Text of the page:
Amelia, restricted by lack of opportunity, chafed under the housekeeping role that she had to adopt, given the lack of alternatives on the frontier. She wrote to The Lily a couple of months after arriving; “I judge that the Spirit of Reform does not dwell here; if so. I have not found it out.’ 

A year after they arrived, Amelia joined The Good Templars Lodge, a temperance organization, as a charter member, but its work seemed ineffectual. She also gave lectures locally on women’s rights and was a frequent letter-writer to the local newspaper. She was approached by a member of the Nebraska Legislature to deliver a lecture to their Legislature about this topic, which she carried off impressively in front of a standing-room only crowd. The Council Bluffs paper, which covered the event and said, ‘Mrs. Bloomer, although a little body, is among the great women of the United States. Her only danger is in asking too much.’

In 1857, a year after the Bloomers arrived, they adopted two of the 5 children of a Welsh Mormon convert whose wife had died while on the trip from Wales to Mormon Idaho. The boy was 5 and the girl was 14 and the other 3 were taken in by other Council Bluffs locals. Presumably the father was to call for them, if he could, after he had settled in Idaho.

Shortly after the Bloomers were settled, another newcomer, land surveyor Grenville Dodge, was asked by the Rock Island Railroad to survey a line from the Mississippi River to the Missouri River, passing through or near Council Bluffs. Dodge had also decided, like the Bloomers, in 1855, to settle his family there. He soon became acquainted with an Illinois railroad lawyer, Abraham Lincoln, who had come west in 1858 to look at the proposed transcontinental railroad route. Lincoln also visited Council Bluffs to make a campaign speech in 1859, where the Bloomers must have met him.

Meanwhile, Amelia began to be to be active, advertising herself to Eastern women as a trusted land agent, who would, if they sent their funds, make purchases of good land for them. The incentive was that women could own property on their own in Iowa. She was also the first woman to speak out publicly for voting rights in Iowa.

In 1869, she went to New York City to participate in a women’s rights convention. It was the first time she had been ‘back home’ since they had left for Iowa in 1855. She had a seat of honor at the convention. Also, In1869, a group of Dubuque women formed the state’s women’s rights association after they heard Susan B. Anthony and Elizabeth Cady Stanton speak in Galena IL.

During the Civil War, Amelia helped found the Iowa Soldiers’ Aid Society, where she became acquainted with Annie Wittenmyer. The local women formed a Soldiers’ Aid Society there in response to a letter sent out to them by Annie Wittenmyer and electing Amelia as President.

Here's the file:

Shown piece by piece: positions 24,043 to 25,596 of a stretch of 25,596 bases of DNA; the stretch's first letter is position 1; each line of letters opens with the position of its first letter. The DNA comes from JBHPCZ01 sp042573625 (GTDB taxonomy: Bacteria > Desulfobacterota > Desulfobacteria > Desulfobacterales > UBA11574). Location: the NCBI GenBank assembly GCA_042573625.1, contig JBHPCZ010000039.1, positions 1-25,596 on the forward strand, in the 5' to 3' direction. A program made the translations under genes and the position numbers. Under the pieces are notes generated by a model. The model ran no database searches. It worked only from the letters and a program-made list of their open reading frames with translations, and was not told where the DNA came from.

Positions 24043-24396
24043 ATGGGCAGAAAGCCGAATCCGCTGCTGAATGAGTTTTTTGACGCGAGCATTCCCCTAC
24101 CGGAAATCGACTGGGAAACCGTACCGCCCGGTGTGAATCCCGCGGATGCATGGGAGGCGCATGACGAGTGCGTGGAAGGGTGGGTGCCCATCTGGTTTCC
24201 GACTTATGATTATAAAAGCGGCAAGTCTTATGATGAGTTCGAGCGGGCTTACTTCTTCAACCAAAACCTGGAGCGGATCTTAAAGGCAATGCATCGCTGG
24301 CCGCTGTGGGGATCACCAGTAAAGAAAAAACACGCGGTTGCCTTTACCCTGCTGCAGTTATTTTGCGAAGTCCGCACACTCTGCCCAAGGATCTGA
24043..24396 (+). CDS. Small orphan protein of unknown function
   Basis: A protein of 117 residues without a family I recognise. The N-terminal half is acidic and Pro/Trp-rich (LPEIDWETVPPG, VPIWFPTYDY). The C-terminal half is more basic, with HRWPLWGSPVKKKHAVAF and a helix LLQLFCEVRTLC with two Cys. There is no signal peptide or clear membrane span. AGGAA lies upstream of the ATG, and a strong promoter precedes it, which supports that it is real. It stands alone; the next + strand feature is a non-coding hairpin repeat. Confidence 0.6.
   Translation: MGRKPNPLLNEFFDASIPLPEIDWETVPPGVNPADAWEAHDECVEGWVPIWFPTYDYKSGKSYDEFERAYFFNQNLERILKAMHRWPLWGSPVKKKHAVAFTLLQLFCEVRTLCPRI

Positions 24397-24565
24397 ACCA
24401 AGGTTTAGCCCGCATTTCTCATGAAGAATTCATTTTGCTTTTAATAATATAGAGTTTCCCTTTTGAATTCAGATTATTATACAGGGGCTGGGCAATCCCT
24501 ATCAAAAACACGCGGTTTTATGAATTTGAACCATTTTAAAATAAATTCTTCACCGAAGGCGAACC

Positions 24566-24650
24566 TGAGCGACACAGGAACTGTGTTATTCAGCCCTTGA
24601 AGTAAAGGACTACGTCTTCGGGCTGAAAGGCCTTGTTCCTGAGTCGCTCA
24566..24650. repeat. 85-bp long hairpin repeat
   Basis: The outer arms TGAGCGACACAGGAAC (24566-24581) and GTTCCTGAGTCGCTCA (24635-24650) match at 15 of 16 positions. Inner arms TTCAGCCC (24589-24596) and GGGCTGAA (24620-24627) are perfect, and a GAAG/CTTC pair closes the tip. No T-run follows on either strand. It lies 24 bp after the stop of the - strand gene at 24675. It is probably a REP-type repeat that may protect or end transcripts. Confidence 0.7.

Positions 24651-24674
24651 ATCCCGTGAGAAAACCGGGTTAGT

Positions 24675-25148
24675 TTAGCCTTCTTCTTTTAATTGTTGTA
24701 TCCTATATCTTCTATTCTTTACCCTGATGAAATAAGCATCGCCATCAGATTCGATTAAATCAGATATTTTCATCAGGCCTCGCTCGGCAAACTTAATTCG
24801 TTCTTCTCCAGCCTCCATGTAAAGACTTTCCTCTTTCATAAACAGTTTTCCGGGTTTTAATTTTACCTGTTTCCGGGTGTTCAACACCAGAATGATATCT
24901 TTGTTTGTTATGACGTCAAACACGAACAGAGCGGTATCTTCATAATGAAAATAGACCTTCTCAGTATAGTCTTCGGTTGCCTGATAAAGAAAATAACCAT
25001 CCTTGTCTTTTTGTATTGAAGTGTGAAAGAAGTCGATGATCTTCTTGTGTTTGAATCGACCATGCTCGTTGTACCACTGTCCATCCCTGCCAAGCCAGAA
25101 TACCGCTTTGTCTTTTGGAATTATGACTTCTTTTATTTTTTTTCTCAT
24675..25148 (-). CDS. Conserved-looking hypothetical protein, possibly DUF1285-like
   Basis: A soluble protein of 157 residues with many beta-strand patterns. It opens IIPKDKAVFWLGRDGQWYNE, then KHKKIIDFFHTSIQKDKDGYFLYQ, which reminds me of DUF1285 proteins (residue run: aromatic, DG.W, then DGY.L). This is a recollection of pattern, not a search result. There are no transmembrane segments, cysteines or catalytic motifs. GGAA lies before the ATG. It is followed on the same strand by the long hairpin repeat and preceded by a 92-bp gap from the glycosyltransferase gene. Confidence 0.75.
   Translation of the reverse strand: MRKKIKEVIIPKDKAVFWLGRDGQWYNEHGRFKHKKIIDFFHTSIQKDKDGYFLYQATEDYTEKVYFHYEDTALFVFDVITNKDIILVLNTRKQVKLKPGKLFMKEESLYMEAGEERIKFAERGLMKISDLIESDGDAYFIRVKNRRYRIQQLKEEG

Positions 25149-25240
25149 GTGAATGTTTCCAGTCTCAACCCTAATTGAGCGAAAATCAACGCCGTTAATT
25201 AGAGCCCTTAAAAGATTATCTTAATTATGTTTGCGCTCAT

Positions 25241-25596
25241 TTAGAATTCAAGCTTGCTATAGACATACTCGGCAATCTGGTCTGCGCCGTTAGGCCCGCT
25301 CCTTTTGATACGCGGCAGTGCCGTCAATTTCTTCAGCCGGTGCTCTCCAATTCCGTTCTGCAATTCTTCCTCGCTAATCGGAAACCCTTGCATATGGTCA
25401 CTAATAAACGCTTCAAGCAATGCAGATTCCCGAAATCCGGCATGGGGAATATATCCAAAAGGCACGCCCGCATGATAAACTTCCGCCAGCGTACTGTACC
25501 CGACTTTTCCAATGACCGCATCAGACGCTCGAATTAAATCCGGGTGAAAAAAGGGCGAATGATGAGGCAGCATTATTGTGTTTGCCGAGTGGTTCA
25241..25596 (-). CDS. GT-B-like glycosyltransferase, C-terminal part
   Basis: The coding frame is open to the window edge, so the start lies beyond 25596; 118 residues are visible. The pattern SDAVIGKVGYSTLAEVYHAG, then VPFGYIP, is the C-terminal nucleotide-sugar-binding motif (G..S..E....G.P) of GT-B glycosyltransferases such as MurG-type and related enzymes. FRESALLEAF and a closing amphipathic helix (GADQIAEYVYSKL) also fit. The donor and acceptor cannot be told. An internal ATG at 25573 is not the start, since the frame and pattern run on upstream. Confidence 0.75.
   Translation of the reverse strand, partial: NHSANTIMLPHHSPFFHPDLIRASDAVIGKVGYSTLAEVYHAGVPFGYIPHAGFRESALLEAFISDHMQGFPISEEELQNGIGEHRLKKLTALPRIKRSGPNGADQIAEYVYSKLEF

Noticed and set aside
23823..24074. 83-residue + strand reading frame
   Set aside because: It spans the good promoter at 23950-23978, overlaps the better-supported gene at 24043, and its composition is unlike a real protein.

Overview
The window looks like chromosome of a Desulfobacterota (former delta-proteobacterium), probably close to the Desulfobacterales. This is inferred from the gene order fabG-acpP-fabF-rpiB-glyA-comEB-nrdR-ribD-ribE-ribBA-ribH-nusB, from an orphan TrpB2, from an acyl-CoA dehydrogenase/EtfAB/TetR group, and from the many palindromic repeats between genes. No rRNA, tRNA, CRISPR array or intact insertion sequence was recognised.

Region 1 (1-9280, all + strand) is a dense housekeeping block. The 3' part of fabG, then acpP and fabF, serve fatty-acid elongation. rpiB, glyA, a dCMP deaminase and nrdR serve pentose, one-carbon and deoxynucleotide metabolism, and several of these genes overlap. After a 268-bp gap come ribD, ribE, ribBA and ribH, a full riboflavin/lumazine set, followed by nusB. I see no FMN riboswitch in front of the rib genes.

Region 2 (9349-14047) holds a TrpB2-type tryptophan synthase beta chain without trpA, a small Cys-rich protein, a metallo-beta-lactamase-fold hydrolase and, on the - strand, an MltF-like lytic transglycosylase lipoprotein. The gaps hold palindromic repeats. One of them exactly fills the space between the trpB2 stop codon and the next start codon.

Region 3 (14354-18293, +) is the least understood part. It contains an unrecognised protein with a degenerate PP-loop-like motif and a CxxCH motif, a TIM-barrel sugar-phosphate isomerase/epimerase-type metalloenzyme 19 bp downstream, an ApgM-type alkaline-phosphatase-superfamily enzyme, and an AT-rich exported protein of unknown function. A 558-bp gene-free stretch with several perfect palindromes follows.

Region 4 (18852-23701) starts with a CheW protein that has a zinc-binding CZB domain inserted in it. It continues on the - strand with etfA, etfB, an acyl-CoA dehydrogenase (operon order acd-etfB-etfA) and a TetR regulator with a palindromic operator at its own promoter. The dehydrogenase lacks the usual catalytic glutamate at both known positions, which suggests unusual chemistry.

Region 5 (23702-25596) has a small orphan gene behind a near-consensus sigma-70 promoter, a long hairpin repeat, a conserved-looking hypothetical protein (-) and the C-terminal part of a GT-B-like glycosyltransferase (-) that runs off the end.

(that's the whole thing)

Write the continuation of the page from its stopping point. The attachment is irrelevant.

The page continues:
At the beginning of the Civil War, a Union regiment was stationed in Council Bluffs. Its first request to the Soldiers’ Aid Society was to make a flag for Company A. In August, Amelia presented the flag on behalf of the women and gave a patriotic speech. She also warned them to stay away from vice and especially strong drink.                  

She encouraged young women to study at The University of Iowa, then the only school of higher education in the State where women could enroll.

Though she became President of the Iowa Woman Suffrage Association from 1871-73, there came a denouement. In the 1870s, many other Iowa women became active in the women’s rights movement and Amelia found herself honored in the East, but shunted aside in Iowa, as the population and the activism in Iowa was located in the eastern part, not in the West of the State.

She and her husband always were of modest means and that meant that travel and lodging to go to meetings in eastern Iowa were sometimes out of reach. Dexter could not do better than a ’decent’ level of income, while many of the Iowa feminists were well-off and had high social standing in the eastern and central parts of the State.

Also, Amelia tended to suffer from social inferiority, illness and a certain lack of humor. Her access to the women of national standing was better than the  eastern Iowans, which only raised more jealous feelings. She was continually active and generally included in the Iowa feminist movement, but was honored rather than powerful. She died in 1890 at 72, having celebrated she and Dexter’s 50th wedding anniversary four years earlier.

This blog is excerpted from the upcoming 3rd volume of The Yankee Road. To read more, get Volume 1 here and Volume 2 here.